THOMAS G. MARTIN, Private investigator

Free-lance writer

The new haircut and polished shoes of today’s job applicant may be hiding a past of thievery and folly. Thomas G. Martin, founder of Martin Investigative Services, helps employers find that out before they hire. Martin is a former agent for the federal Drug Enforcement Administration, whose company also finds missing persons, rids offices of electronic surveillance “bugs” and finds hidden assets of spouses in divorce cases. He spoke recently with free-lance writer Anne Michaud about digging into the past of a potential employee.

Q. If you were hiring someone, what would tip you off that you might want to have them investigated?

Incomplete filling out of an employment application. Many times, if someone has had drunk-driving accidents or speeding tickets, they will leave off a number from their driver’s license number--so it will be one number short. Or they will leave a number off their social security number so the employer can’t run a credit check.

Q. How far do you investigate?


The key there is for the employer to look at the position that’s going to be filled. (For example,) if somebody is going to be driving a company car or a company truck, shame on you if you don’t check with the DMV and find their driving record.

Q. Do you need the person’s permission?

Not for motor vehicle records. Also, we buy microfiche records from the county to run a civil or criminal (court case) check. We don’t need permission to do that.

When we check the civil files, we are trying to determine whether the person has been a plaintiff or defendant in a divorce, a neighborhood dispute, a business dispute. Then, on the criminal side, we check to see if the person has been arrested. We can check both the superior and municipal court records.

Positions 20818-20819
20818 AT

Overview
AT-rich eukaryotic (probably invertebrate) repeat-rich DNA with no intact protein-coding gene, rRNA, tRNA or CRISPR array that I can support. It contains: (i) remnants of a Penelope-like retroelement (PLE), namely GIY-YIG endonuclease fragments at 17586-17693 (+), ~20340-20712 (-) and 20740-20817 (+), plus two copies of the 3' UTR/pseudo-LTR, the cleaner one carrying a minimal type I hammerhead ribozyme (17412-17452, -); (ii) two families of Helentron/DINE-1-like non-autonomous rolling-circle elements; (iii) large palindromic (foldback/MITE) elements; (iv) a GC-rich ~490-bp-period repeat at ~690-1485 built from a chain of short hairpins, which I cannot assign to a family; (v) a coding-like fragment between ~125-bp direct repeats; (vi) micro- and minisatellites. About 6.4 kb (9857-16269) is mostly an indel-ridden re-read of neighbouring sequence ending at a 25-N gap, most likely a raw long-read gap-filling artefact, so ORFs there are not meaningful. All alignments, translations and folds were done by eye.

Q. Where else do you check?

We can check the statewide property index, which will show all the property somebody owns in the entire state of California.

We also check what is called the derogatory index. That will give you all the small-claims judgments, state tax liens, federal tax liens, civil judgments, bankruptcies and (loan) defaults.

We’re tied into the (California) secretary of state’s office, so we can get information about corporations from all over California: who the president is, the agent for service, the corporate number, when it was incorporated. We have access to fictitious business files and to the doing-business-as or DBA files.


We have access to a social security number trace index. If we punch a social security number into our computer, it will tell us who is on record with that number, what their address is, their occupation and where they’re employed.

Q. What kinds of businesses hire you?

There’s not one type of business that leads the pack. We do some work with financial institutions, although a lot of them have started to do it in-house themselves. We have worked for pet stores, jewelry marts, computer companies, hotel chains, trucking companies and law offices.

Plus, we have a rock-solid base of attorneys who use us pretty consistently. Through them, we get hired by corporate America.


Q. How much do businesses want to know about potential employees?